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Sunday, June 24, 2012

BHP-automated as it was then, and endured as it is now

This is a reproduction of my article from the inaugural release of the Druk Green Newsletter.

Thanks to the good and standing relationship between the Royal Government of Bhutan and the Government of the Republic of Austria for giving birth to the Basochhu Hydropower Plant - as DGPC calls it today. Not only did it add another 64 Mega Watts to the country’s power chart then, but it also, to this day, stands as an archetypical icon of the state-of-the-art technology in Bhutan. Added to this, it is also by far, the only plant in the country to have ever been managed, operated and maintained completely by a team of young Bhutanese novices then, right from the first day of its commercial operation - that was almost a decade back. Working in such a set-up, makes us more than apprehensive for the fear of losing the status quo of a good system.

The hydropower scheme as you may call it, the two sister plants of BHP; Upper Stage and Lower Stage are both automated alike, and to their designed extent, obediently responds to a single click of a mouse. It also responds abruptly to the actions of a living mouse.

So long as the system is in track, the people working in operation and maintenance in particular are mostly happy and have little or absolutely nothing to worry about, to say the least. People come to their duty stations smartly dressed with their TigerSteel safety shoes shining at its best, for which it has become the envy of our colleagues in other plants. An activity that calls for scores of workforce in a conventional plant is, however effectively achieved by a mere tapping of the operator’s forefinger on the mouse. Needless to say, but automation can do wonders- not the mouse though. As a case in point, there goes off the deafening noise of the disgorging water followed by the roaring of the turbine-generator set, as loud as it can, which is just but seconds after the silent click of a start button. Many a time, we find difficulty in holding back our giggles when the sudden noise and the ghostly operations make our serious guests frightened and taken aback.
In the recent time, BHP has however, successfully unmanned the Upper Stage plant and the 220/66 kV Switchyard, which we cannot just hide but rather take pride in our achievement. Thanks to the stringent PLIS target, it was so arduous a task yet fulfilling at the end. Today the Basochhu and the Rurichhu intakes, the Upper Stage, the 66 kV Upper Stage switchyard, the pondage, the 220/66 KV Switchyard and the Lower Stage is all at the command and will of one operator stationed with few others at the control room of Lower Stage. Lower Stage control room serves as our central control station for BHP’s entire electro-mechanical installations. MicroSCADA is our gateway and a platform through which we see and control things that are miles apart. No matter how far the intakes are – it is almost a day’s walk from the plant, but it is hardly inches spaced out in the window of our workstation.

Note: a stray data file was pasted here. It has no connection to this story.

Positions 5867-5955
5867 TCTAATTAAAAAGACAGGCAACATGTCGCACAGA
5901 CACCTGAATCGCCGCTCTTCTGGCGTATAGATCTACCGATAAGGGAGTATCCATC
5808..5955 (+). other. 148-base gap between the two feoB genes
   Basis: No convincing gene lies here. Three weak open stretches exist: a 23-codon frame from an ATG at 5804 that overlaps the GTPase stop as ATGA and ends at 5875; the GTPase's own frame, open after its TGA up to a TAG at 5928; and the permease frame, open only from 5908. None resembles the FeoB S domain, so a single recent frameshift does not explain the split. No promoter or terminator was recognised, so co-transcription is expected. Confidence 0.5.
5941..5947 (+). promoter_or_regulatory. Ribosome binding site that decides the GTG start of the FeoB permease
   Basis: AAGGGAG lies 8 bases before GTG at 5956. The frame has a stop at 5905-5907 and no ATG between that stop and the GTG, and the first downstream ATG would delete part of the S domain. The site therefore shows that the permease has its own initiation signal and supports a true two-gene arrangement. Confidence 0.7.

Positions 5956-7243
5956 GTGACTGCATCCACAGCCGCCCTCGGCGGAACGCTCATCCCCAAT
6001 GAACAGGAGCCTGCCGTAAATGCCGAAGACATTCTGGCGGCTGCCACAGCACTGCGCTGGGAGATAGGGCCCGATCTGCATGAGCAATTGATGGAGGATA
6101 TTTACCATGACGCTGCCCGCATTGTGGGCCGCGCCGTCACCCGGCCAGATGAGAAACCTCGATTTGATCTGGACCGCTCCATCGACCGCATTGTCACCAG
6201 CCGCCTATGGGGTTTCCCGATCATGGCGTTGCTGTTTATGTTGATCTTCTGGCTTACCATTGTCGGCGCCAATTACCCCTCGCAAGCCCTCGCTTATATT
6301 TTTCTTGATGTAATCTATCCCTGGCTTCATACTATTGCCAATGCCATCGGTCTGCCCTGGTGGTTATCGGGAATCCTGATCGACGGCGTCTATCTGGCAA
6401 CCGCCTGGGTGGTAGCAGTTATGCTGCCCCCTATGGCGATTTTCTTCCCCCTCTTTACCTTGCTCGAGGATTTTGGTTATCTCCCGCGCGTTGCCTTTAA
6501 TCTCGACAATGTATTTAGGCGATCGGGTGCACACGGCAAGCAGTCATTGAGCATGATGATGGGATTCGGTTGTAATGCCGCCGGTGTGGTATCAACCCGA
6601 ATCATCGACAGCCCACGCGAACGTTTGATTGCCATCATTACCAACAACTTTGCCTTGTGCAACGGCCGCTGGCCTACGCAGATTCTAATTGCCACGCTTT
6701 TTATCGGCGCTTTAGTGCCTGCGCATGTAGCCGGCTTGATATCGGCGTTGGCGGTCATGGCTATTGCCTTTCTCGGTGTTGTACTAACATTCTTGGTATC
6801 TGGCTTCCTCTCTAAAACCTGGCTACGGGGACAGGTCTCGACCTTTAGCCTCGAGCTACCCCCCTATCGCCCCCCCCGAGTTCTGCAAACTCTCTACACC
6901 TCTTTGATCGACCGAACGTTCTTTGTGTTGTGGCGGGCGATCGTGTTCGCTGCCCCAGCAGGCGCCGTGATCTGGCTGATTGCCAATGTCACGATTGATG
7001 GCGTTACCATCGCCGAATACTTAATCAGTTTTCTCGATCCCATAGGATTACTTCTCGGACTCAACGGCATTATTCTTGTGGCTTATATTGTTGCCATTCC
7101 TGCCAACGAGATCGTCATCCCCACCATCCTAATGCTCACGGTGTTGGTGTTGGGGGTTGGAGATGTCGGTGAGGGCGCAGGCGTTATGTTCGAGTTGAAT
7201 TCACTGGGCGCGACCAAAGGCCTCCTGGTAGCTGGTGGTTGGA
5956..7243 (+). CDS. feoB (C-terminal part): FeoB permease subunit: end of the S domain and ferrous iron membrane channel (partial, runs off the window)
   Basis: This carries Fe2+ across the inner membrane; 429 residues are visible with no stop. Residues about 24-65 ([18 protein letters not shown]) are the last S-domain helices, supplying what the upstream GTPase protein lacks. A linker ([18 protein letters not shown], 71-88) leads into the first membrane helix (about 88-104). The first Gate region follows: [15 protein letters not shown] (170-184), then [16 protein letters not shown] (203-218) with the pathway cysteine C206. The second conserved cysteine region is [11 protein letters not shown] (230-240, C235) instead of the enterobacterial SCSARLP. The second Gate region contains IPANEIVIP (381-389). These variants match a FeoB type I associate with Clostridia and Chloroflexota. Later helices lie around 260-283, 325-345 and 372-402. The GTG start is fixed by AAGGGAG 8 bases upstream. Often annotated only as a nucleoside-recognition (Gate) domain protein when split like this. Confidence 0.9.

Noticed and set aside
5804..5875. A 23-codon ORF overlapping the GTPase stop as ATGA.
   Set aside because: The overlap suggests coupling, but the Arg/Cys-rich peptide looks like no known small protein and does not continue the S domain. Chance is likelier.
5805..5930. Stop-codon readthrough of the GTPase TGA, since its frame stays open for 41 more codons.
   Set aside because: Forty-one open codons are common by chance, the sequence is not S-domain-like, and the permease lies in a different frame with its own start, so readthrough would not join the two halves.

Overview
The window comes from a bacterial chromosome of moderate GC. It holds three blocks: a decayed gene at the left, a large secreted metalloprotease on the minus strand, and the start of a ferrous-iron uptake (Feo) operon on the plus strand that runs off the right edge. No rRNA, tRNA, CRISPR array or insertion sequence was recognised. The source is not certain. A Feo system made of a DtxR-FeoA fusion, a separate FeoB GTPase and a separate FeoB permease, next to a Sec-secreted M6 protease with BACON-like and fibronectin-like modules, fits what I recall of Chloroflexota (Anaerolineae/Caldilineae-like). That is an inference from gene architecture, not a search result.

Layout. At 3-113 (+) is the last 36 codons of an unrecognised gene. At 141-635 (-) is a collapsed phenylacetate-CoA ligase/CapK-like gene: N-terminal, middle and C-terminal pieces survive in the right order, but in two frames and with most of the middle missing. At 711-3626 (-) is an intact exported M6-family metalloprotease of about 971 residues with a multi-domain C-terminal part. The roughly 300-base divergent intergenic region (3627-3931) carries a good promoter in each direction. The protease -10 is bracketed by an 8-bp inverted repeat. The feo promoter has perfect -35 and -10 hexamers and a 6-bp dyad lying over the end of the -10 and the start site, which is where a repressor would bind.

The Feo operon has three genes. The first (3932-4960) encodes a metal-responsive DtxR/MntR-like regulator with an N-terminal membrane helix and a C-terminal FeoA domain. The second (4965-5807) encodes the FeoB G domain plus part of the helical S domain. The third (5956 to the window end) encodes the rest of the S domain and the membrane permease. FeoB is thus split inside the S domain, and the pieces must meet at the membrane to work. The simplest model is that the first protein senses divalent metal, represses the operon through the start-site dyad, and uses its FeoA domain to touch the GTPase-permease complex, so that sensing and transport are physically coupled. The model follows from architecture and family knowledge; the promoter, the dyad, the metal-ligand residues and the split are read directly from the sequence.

To those who have just joined BHP, alpha-counter(not meant for counting the first letter of the Greek alphabet), echo-killers(nothing to do with either the sound or the brutality), contrans ( not the crunchy korntroos chips), bamboo ( tallest grass it is definitely not), matrix (not the sci-fi movie), RTU(not an acronym for Ready To Use), frontend (the end in the front?), etc are some of the technical jargons that they will often get to hear. In fact, these are the must-have components in an automated system like BHP, which unfortunately, often seize to function and if not remedied right away, makes any operation of the intakes’ components a day’s work, almost instantly.

The flipside of the story is however a little disenchanting, if not so more. The common misconception of the people holds it that, those working in an automated plant like BHP have got virtually nothing to do with the chances of breakdown being very minimal. All said and done, yes it is, if all is well. But the famous Murphy’s Law holds true everywhere, anywhere!. It is even so more surprising to learn that many of us in the DGPC think in a parallel fashion.
Bill Gates has rightly pointed out, as “The first rule of any technology used in a business is that automation applied to an efficient operation will magnify the efficiency. The second is that automation applied to an inefficient operation will magnify the inefficiency”.

With hundreds of surge vulnerable components and bundles of wire criss-crossing the plant structures, it is just at the mercy of the rodents scurrying everywhere and the sudden spike in electro-static energy. Rectifying the control circuitry and modifying the logics to meet our requirement has always been a brain-racking process. Come the monsoon, there starts another hitch in the turbine-generator set. Much to the dismay, an array of exigencies follows next - misfortunes do not come singly. It is very hard an ordeal.

Despite the seemingly idle atmosphere at BHP, it is of the essence to note that, every individual takes his or her share of the effort in ensuring that the system is up and running at all times. Endurance of the technological set-up for so long has never been so easy and we consider it as the biggest thing in itself.
Whatsoever it is, we can only do our best, to sustain and endure as the way it is. Be that as it may, we are all doing for one single most cause – to contribute to the nation.

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